250 Cookbooks: The Cook’s Book, K C Baking Powder

Cookbook #235: The Cook’s Book, K C Baking Powder, Jaques Manufacturing Co., Chicago, 1935.

The Cook's Book K C Baking Powder

“In the light of scientific knowledge, cakes are no longer considered too rich for daily consumption; in fact, cake is now known to be an exceedingly well balanced food product.” Here is the statement as printed:

Can I go back to 1935? I want my cake, and to have it good for me too!

The Cook’s Book, K C Baking Powder is from the “old books” section of my shelves. It is in perfect condition! And it is older than I am! It was either my mother’s or my grandmother’s cookbook. Stunning nostalgia:

This book is all about how to use baking powder in recipes for cakes, cookies, and breads. I talked about baking powder and how it works In my post on the 1917 Ryzon Baking Book. Ryzon was a brand of baking powder sold for a short period around 1917. According to the Clabber Girl website, “KC Baking Powder was originally manufactured by the Jacques Manufacturing Company in Chicago, Illinois before the brand was purchased by the Clabber Girl Corporation in 1950.” Clabber Girl is the brand of baking powder I currently have in my kitchen.

In 1935, “wholesome foods” were important to the consumer:

How much did a can of K C baking powder cost?

Jaques Manufacturing Company was given the Distinguished Service Award.

Note the KC guarantee statement at the bottom of the page below, “An independent manufacturer. Not a member of any food combine.”

The recipes in The Cook’s Book are modern enough to follow in my own kitchen in 2018. A surprise (to me) is that they often include the ounces of ingredients as well as the volume. Sometimes they leave off the oven temperature and time or the exact size of pan, but I can live with that. Here are some recipe examples:

 

“K C Old-Fashioned Apple Dumplings” is what I decide to make for this blog.

This is about the only recipe in this book that doesn’t have sugar in the dough/batter! I decide to try whole wheat pastry flour instead of all-purpose flour. Other recipes in this book (but not this one) call for “entire wheat”. Entire wheat flour is wheat flour made from the whole grain, what we now know as “whole wheat flour”. Whole wheat flour has the same number of calories but a significantly lower glycemic index than white wheat flour. Briefly, the glycemic index of a food reflects how fast a carbohydrate breaks down into sugar in the body. Level sugar levels are (currently) the advice of nutritionists. Both white and whole wheat flours have the same number of calories, but the whole wheat flour has less of a tendency to cause blood sugar spikes. Sugar has the highest glycemic index of all. Since we are low-carb-ing and not no-carb-ing, we eat some bread, and whole wheat is our wheat flour of choice at the moment. I am (sadly) frowning on sugar, so I’ll use just a touch of sugar and a little no-calorie sweetener to make this qualify as a dessert. I’ll skip the suggested hard sauce made with butter and sugar.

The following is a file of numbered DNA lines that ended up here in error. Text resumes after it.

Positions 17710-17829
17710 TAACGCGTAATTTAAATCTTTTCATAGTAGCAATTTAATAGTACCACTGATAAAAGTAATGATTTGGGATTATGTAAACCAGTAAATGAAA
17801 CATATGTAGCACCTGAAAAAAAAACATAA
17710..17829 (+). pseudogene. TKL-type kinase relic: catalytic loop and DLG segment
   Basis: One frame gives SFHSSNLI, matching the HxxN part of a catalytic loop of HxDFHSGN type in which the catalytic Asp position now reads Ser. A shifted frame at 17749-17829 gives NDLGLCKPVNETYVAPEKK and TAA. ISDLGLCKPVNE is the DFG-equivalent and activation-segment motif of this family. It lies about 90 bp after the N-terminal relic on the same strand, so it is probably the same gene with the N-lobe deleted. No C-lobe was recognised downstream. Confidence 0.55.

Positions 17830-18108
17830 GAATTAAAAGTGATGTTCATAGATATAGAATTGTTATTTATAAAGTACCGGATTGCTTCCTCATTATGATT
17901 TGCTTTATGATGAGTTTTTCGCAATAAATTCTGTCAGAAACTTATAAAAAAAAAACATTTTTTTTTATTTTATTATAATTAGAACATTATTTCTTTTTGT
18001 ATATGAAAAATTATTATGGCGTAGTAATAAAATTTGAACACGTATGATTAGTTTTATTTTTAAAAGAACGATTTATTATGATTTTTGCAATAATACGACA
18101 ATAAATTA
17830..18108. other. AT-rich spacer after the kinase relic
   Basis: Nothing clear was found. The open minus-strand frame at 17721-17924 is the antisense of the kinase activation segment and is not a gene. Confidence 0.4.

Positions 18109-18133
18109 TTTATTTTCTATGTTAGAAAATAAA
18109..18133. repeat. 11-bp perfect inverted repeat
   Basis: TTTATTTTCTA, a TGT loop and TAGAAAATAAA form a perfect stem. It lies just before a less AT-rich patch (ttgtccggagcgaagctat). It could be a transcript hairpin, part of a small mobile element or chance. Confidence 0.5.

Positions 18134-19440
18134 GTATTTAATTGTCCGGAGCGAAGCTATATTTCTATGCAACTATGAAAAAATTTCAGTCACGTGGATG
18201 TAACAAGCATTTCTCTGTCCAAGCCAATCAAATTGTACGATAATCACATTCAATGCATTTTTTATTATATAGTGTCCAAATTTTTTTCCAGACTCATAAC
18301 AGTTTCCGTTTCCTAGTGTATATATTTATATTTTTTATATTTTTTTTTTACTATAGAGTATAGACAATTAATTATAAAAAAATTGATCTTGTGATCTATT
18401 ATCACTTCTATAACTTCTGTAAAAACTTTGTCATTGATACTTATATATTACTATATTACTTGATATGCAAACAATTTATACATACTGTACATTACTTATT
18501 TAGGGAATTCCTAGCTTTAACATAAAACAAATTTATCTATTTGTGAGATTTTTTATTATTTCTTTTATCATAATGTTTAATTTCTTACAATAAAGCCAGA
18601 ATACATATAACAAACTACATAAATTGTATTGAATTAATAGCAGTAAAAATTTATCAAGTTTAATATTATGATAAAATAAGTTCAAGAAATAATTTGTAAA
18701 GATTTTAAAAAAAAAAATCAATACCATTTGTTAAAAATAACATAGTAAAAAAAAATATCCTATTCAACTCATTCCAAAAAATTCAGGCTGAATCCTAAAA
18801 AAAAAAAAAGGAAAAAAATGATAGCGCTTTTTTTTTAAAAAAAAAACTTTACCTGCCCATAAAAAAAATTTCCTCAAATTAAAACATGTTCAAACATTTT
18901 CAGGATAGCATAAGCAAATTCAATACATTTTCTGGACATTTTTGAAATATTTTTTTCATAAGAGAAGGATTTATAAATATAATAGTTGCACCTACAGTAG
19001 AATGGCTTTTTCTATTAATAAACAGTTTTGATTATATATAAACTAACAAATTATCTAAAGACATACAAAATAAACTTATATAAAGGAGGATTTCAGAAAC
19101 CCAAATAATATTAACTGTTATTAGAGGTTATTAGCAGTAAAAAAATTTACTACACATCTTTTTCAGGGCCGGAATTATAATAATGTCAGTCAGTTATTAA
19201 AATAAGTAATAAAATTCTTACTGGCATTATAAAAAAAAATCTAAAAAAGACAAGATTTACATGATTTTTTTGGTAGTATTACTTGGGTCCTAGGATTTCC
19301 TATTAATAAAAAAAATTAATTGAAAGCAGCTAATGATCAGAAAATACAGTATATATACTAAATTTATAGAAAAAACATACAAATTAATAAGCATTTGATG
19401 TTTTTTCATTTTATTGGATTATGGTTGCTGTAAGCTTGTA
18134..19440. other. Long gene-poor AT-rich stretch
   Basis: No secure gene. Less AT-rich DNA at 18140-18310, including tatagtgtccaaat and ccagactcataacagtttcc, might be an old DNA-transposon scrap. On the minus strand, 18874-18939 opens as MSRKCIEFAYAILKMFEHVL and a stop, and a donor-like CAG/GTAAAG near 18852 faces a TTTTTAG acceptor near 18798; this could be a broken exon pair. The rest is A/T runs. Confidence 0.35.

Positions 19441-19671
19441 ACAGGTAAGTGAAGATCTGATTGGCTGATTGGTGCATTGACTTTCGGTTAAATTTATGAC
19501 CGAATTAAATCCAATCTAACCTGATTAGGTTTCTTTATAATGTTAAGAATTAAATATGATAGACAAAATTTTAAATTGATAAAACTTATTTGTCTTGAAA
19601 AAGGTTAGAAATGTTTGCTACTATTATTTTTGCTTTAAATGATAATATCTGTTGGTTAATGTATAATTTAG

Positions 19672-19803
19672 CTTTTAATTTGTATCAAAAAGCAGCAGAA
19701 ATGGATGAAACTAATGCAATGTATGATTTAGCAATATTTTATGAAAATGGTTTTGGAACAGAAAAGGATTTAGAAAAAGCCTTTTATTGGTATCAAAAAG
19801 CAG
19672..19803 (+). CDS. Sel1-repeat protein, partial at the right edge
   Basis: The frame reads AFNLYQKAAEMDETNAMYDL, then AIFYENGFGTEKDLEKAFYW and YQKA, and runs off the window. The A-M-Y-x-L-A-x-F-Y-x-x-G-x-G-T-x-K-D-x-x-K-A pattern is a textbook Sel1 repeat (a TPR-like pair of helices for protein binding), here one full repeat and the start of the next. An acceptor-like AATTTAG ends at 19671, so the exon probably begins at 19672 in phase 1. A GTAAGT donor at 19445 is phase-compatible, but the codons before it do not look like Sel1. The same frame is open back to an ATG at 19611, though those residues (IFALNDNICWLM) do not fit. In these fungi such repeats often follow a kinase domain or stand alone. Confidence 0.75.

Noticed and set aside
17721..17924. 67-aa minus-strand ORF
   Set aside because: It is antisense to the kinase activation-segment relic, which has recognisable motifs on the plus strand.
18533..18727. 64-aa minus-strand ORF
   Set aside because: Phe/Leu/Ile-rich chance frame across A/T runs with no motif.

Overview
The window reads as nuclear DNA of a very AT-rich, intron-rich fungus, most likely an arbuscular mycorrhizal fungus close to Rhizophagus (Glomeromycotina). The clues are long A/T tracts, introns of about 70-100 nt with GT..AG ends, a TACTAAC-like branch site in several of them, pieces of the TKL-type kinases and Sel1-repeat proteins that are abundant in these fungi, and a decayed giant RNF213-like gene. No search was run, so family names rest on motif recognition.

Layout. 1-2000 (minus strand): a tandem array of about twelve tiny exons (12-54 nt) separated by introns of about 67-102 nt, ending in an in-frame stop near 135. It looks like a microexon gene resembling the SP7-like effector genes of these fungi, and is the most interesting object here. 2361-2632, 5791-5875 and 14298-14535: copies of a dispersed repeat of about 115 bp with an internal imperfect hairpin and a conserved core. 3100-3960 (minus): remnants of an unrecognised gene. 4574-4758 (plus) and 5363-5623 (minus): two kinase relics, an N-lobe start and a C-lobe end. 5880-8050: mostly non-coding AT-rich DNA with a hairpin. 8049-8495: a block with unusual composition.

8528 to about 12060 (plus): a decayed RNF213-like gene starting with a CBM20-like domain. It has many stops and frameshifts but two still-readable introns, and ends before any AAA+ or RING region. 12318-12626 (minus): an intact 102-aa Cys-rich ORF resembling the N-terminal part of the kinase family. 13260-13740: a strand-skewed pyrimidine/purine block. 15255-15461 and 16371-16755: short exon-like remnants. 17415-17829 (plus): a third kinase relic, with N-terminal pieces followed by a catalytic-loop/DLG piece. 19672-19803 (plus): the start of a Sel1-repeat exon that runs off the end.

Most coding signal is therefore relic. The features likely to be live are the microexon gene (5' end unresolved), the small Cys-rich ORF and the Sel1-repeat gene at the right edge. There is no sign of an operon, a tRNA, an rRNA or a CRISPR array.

How long and at what temperature should I bake these? The recipe doesn’t specify. Online, I found a similar recipe for apple dumplings, and they bake them at 400˚ for 50-60 minutes. I know my oven, and I think I’ll try 375˚ and check them starting at 40 minutes.

Note: I have a better recipe for Apple Dumplings, one from the Fannie Farmer Cookbook. I didn’t realize I’d made these before!

K C Old-Fashioned Apple Dumplings
makes 2 dumplings

  • 1 cup flour (don’t use whole wheat pastry flour)
  • 1 teaspoon baking powder
  • pinch of salt
  • 2 tablespoons shortening (vegetable shortening or butter)
  • about 1/2 cup milk
  • 2 apples, peeled and cored (I found my old apple-corer!)
  • cinnamon and sugar for the inside of the apples

Stir together the flour, baking powder, and salt; work in the shortening and mix to a dough with the milk. If necessary to make a soft dough that holds together, add more a bit more milk.

Divide the dough in half. Roll each half to a square one-third inch thick. Put an apple on each square and fill the apples with cinnamon and sugar to taste. Draw the dough up to cover each apple and make it smooth.

Bake in a lightly butter pan at 375˚ for 40 minutes, or until golden brown.

Apple Dumplings

These tasted good, but only healthy-good. We split one dumpling for dessert, topped with cool whip, and ate every morsel. We were very hungry! I’d say, my way with whole wheat flour is just not as good as a white flour and apples full of butter and sugar with lots of hard sauce. If you are going to have dessert, have dessert. I would not make these apple dumplings this way again.

I suggest using white flour in this recipe, and putting more goodies in the apple cores, like butter and lots of sugar, and serving them with the hard sauce or rich ice cream. Desserts are, after all, meant to be overindulgence. In this I will have to disagree with The Cook’s Book. I have learned that I can’t eat cake made with flour, sugar, eggs, and butter every day or I will gain weight and the health care professionals will say that I am not healthy. Maybe in another 78 years (The Cook’s Book is 78 years old), it will be a different story for the human population.

The last page in The Cook’s Book. A chemistry lab!

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